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Emirates Mars mission changed youth’s mindset, says minister

Saman Haziq/Dubai
Filed on June 4, 2021
Sarah Al Amiri and other officials during a virtual talk on Emirates Mars Mission.

Sarah Al Amiri says the mission has normalised space exploration and has opened a whole new facet for students to explore


Sending the Hope Probe to Mars was a big challenge for the UAE. The Emirates Mars Mission (EMM) team has had to overcome huge hurdles — from budget constraints to a tight timeline — but the inspiration it beamed among the Arab youth made every effort worth it, officials said in a virtual talk on Thursday evening.

Sarah Al Amiri, Minister of State for Advanced Technology and Deputy Project Manager of the EMM, said it was a transformative mission that paved the way for STEM education and taught the Arab youth to dream big.

“As we went through the whole process of developing the Hope Mars mission — we learnt a new mechanism by which a country can develop a sector and an industry that didn’t exist before. Exploring space has inspired the Arab youth to see science, technology, engineering, and math as paths to follow and to think of a sector that we could never imagine we would have in such a short span. This mission has normalised space exploration and has opened a whole new facet for students to explore,” Al Amiri said.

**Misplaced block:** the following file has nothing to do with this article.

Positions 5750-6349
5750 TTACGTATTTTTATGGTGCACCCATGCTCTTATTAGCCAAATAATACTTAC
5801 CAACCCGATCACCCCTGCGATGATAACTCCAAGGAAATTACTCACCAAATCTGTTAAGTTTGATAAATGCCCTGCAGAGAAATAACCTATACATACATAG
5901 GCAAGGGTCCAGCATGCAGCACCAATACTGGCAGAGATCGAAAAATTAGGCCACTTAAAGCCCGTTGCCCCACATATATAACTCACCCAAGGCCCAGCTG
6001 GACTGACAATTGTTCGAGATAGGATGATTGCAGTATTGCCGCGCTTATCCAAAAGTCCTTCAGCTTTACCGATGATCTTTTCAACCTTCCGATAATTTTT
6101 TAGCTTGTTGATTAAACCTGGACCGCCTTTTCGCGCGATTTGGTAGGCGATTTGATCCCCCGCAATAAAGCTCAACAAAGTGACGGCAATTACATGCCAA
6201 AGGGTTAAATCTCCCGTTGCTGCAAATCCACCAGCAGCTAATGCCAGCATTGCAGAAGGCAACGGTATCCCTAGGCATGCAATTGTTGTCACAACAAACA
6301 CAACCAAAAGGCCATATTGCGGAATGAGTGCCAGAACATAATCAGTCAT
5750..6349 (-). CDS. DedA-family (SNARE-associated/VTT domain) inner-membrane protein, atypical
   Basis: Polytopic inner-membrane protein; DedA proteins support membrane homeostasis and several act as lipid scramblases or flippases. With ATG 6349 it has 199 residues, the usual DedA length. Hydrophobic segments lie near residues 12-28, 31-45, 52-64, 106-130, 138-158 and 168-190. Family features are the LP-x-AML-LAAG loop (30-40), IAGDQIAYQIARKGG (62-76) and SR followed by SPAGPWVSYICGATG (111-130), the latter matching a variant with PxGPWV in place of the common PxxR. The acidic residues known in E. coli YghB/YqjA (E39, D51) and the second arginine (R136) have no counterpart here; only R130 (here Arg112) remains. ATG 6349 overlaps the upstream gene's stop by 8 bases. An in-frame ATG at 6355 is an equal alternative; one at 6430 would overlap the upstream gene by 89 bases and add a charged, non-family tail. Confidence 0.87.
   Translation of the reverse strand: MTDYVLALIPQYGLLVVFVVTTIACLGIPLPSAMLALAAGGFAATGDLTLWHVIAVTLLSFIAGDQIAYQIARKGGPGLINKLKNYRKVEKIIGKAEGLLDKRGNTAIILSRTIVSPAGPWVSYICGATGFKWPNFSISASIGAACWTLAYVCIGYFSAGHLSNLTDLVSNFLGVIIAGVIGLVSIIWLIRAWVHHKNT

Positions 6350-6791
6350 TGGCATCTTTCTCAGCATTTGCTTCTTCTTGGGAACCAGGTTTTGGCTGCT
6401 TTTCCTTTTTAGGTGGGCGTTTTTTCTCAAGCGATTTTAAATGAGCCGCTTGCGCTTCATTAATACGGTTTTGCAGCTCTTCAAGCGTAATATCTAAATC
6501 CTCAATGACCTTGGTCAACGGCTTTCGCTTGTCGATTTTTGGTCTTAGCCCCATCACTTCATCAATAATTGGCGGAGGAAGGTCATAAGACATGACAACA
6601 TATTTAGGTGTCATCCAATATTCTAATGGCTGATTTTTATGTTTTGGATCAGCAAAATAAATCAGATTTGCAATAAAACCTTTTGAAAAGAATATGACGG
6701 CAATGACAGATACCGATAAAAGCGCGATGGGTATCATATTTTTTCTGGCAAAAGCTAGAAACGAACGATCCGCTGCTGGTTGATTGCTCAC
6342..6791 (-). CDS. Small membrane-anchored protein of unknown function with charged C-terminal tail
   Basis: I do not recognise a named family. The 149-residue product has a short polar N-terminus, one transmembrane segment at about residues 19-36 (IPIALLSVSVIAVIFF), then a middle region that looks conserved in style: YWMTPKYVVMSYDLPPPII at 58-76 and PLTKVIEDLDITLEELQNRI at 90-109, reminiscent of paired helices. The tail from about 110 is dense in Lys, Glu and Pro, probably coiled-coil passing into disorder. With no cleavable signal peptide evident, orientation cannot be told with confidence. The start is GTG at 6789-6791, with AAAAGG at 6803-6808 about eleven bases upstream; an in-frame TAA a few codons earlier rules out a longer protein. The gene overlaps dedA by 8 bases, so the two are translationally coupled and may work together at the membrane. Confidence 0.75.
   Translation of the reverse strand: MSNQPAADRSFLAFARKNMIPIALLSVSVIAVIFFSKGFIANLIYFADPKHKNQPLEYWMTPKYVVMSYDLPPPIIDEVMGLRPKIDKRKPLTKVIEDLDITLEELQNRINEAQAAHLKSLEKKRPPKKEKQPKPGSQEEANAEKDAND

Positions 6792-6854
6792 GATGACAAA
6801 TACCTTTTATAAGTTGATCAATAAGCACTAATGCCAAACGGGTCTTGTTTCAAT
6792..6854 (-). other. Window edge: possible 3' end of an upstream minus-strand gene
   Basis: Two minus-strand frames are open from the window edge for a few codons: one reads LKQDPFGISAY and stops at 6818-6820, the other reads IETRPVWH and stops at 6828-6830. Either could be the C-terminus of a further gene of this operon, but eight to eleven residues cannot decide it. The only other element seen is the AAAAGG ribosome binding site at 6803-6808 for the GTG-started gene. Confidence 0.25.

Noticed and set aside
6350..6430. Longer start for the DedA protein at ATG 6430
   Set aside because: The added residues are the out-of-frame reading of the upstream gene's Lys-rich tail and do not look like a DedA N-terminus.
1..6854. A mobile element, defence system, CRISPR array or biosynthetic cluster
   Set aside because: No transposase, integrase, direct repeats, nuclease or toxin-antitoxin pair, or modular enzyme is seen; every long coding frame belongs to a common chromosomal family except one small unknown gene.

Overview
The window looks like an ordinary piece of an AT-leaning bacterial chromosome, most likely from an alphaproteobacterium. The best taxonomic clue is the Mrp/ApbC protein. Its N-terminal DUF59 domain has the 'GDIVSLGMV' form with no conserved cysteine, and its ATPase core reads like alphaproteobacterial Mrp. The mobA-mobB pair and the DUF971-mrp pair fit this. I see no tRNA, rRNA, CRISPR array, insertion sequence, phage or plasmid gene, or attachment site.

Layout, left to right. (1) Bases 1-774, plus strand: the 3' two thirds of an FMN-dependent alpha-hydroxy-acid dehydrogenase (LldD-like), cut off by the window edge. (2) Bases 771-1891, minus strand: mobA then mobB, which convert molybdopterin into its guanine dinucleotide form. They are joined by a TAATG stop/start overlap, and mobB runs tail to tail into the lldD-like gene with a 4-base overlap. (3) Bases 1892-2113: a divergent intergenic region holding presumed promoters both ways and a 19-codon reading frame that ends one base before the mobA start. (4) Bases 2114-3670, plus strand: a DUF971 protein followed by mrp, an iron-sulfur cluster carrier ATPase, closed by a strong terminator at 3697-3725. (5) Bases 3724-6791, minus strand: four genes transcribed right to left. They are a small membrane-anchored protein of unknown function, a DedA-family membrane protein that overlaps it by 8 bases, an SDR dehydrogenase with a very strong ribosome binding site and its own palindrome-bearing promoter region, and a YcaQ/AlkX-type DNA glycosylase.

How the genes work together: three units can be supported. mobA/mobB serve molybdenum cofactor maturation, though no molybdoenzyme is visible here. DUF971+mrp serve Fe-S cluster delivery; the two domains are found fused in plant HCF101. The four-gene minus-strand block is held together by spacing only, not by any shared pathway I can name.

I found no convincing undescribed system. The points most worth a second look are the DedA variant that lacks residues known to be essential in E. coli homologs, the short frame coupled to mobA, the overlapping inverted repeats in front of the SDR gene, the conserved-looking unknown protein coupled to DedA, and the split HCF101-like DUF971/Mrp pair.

Since the launch of the Mars mission, entire households across generations suddenly changed their perceptions about science and technology, the minister said. “This is the environment anyone would want their children to grow up in — an environment that would show them the possibilities and allow them to select them what they are passionate about.”

Omran Sharaf, project director of the EMM, said the mission created “a big shift in the mindset of the youth” and inspired them to explore science, technology, engineering, and mathematics.

“Universities that didn’t have science programmes began offering the subjects after this mission. Students who were studying finance and international relation are shifting towards physics, chemistry and math,” Sharaf said.

“This mission has sent a positive message of learning to co-exist and become generators of knowledge, to the over 100 million Arab youth in the Mena region.”

Shedding light on the challenges they faced, Sharaf said: “When the mission was announced, we had a limited budget of $200 million to develop the Hope Probe and the time frame we had was almost half compared to what other nations took to deliver similar missions — six years.”

saman@khaleejtimes.com





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